Main Street programs are locally driven, funded, organized, and run. They are independent nonprofits or city agencies located in the community and are usually affiliated with the state, city, or regional coordinating Main Street organization and a network of other Main Street organizations within the state. The statewide or citywide coordinating Main Street organization generally has an application process through which a community can be designated as a Main Street program. The coordinating organizations provide direct technical services, networking, and training opportunities to their affiliated programs.
The Raytown Main Street Association was formed in 2008 by a small group of civic minded downtown supporters. We are a 501©3 not-for-profit organization. We receive no funding from the City of Raytown; all operating funds come through memberships and donations.
Everyone with a stake in the commercial district and its future should be involved. Merchants, property owners, the chamber of commerce, industries, local government, and residents all benefit from a healthy local economy and from a historic core that reflects the community's heritage and personality. Sound partnerships are crucial to the Main Street program's success. In fact, a 1988 study of successful downtown revitalization programs in America, conducted by the National Main Street Center and the Urban Land Institute, found that programs funded primarily by local sources were much more likely to succeed than those that relied heavily on state or federal funds. It is also important for both the public and private sectors to support the program financially, thereby demonstrating their commitment to its goals.
The National Main Street Center offers a variety of resources and publications to help guide local revitalization efforts. It also sponsors the National Main Streets Conference that offers excellent learning and networking opportunities. We network with and learn from other Main Street communities' experiences by joining the National Main Street Network. NMSC also provides consulting services to provide direct assistance.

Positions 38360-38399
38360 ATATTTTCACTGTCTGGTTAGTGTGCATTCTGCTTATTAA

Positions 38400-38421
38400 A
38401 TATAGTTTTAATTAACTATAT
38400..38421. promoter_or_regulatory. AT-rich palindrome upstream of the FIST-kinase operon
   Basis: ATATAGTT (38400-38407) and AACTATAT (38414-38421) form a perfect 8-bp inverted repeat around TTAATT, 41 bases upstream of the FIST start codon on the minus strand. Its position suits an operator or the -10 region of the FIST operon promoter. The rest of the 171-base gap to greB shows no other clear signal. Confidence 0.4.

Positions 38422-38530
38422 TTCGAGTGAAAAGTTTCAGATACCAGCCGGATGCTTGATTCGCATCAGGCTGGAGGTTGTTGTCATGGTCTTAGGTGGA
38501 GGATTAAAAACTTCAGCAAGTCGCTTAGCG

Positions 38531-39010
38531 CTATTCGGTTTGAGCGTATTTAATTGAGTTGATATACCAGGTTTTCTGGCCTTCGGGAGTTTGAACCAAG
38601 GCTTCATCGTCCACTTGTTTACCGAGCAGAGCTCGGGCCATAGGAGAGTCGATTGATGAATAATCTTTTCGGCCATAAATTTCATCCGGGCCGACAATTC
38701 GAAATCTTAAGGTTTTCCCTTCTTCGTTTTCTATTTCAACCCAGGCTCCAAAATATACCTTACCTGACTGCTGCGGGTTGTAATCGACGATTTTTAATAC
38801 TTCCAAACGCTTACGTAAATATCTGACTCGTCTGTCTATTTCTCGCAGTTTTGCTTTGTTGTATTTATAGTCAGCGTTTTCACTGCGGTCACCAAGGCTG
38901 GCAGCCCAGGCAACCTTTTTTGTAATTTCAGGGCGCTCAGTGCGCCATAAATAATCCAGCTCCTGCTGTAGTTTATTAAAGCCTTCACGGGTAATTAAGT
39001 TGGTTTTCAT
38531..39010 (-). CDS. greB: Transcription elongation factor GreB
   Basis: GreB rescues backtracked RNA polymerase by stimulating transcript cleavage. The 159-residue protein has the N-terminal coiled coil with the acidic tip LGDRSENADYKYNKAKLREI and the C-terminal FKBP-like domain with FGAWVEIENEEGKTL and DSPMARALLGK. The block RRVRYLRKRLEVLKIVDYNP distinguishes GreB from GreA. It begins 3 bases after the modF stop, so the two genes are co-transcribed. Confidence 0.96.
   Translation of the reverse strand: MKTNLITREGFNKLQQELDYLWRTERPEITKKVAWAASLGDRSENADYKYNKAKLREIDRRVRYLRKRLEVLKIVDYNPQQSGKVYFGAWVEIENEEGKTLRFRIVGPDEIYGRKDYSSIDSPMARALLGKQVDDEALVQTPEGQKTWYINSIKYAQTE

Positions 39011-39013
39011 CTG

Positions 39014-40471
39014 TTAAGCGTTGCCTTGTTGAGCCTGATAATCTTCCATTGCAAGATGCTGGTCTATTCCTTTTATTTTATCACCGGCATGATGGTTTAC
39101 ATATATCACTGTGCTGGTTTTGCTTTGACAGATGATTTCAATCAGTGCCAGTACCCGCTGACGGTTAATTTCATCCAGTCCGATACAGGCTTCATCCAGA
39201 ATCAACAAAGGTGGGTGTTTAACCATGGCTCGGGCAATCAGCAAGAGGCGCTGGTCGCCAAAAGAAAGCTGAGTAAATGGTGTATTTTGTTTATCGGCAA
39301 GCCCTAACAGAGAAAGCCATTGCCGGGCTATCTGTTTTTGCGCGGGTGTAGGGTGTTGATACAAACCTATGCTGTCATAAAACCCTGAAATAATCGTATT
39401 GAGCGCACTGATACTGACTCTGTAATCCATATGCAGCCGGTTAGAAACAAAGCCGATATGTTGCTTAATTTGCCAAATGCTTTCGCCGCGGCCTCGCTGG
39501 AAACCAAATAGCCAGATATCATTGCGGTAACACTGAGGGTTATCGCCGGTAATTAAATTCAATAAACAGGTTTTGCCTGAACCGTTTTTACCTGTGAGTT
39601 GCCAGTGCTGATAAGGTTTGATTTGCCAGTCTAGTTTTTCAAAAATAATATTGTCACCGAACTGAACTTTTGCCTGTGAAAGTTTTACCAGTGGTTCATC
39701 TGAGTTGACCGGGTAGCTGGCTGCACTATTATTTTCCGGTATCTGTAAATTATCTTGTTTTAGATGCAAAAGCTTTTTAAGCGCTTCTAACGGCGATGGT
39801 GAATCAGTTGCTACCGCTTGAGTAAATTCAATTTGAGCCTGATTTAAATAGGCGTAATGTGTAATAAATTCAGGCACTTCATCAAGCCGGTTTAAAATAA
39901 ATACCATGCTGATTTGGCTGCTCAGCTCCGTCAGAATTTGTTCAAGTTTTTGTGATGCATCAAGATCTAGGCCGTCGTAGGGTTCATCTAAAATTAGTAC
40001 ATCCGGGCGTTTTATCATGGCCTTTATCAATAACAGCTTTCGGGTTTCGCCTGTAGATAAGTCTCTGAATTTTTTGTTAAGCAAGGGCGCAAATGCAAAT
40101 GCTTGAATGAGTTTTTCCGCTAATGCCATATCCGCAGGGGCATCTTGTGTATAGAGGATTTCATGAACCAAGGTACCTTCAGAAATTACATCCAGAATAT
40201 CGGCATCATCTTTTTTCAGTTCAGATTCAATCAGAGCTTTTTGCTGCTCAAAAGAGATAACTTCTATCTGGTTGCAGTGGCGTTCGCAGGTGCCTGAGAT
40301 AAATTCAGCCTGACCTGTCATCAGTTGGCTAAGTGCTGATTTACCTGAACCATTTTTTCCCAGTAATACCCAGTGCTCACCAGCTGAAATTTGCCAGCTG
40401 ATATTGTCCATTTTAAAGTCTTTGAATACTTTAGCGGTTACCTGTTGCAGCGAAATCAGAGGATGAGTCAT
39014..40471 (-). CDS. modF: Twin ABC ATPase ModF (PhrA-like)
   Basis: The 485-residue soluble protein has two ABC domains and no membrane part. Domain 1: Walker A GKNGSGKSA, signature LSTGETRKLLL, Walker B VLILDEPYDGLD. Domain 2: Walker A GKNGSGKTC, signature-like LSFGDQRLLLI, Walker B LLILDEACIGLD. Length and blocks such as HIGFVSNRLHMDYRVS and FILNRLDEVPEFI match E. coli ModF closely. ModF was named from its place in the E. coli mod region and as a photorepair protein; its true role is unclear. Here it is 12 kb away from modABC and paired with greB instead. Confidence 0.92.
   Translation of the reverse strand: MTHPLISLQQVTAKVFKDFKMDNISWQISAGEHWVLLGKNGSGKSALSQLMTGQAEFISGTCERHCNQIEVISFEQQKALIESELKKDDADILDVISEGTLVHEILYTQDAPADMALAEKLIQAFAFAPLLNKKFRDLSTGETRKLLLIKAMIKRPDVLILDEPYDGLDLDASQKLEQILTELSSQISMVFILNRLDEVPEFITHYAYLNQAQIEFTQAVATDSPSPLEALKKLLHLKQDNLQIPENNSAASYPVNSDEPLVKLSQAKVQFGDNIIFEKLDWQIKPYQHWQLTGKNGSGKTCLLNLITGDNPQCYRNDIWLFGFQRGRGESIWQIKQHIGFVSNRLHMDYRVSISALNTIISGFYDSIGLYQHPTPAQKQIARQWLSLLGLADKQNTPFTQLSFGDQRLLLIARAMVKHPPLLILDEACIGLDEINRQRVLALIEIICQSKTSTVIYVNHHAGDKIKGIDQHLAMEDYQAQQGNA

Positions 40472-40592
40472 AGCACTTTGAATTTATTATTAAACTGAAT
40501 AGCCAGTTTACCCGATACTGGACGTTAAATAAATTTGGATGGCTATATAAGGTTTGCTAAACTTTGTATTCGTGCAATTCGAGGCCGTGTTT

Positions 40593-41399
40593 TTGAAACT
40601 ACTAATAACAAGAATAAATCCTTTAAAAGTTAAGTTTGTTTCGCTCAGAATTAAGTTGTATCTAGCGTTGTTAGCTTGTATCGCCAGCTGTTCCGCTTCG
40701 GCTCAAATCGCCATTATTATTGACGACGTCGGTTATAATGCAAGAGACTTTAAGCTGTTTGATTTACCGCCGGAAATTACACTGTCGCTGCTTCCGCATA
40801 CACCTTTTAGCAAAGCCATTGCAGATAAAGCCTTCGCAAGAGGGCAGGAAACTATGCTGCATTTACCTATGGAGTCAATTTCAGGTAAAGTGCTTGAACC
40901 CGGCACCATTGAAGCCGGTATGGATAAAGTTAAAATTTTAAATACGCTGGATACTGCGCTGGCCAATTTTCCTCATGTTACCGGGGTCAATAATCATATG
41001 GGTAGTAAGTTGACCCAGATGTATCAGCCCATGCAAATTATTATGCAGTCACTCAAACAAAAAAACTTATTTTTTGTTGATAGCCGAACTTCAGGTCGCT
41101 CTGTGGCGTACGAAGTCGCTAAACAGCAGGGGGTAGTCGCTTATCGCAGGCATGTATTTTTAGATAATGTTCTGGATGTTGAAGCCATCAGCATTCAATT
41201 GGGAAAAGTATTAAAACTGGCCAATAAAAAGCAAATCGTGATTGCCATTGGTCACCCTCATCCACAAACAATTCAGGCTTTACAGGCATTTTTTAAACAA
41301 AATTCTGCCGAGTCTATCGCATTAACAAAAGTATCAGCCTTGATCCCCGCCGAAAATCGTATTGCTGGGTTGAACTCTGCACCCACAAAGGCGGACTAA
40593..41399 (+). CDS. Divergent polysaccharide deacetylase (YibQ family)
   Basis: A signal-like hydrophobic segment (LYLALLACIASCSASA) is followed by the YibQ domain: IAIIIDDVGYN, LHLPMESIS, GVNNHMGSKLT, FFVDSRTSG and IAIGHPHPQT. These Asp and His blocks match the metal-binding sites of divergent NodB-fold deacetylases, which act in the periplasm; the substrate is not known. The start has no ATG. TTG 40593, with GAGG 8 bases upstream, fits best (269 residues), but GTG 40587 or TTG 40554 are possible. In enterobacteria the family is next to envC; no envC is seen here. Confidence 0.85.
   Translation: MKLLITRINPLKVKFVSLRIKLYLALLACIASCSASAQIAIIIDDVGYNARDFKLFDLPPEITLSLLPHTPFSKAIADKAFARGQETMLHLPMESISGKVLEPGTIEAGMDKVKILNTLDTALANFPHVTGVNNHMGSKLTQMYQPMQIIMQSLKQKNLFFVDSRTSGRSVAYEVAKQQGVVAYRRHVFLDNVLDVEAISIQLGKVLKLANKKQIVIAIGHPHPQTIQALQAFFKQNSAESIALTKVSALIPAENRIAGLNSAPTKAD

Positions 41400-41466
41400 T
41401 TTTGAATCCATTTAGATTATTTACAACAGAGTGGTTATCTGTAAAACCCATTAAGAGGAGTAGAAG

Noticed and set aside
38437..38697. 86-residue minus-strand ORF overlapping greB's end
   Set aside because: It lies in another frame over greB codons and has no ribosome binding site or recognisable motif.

Your Main Street's revitalization starts with you! Main Street programs around the nation are started and operated by ordinary, concerned citizens who work with others in the community to reach a common goal.
No. Financial support for the program comes from the local entities that have a stake in the downtown: merchants, businesses, and the public. The success of the Main Street program over the years lies in the fact that it is a local initiative, both organizationally and financially. When there is local buy-in, people care more about the success of the program and become more involved.
Commercial revitalization is an ongoing process. Just as shopping centers and malls have full-time staff that work constantly to ensure proper leasing, management, and marketing, downtown and neighborhood commercial districts need ongoing attention, too. To ensure continuing economic success, Main Street programs are ongoing.
The Chamber of Commerce is a vital resource for business networking and education. As a 501C6, they are defined by the IRS as business league. The focus of the Chamber is on ALL businesses located within the community.
Raytown Main Street, although concerned about the community as a whole, focuses their primary energies on Downtown revitalization and supporting the businesses there. Main Street recognizes the importance of a vital Downtown district as the heart, soul and image of our town, not only for our own citizens, but for visitors as well.
Absolutely! If you like the idea of having a vibrant Downtown where you can eat, shop, and play; we invite your participation through membership and volunteering.
Historic Preservation = Economic Development
The cumulative success of the Main Street Approach ® and Main Street programs on the local level has earned Main Street the reputation as one of the most powerful economic revitalization tools in the nation. The National Main Street Center conducts research to document this by annually collecting statistical information on the preservation, revitalization, and economic activities in local Main Street programs throughout the country. These estimates are based on cumulative statistics gathered from 1980 to December 31, 2014, for all designated Main Street communities nationwide. 2015 reinvestment statistics coming soon!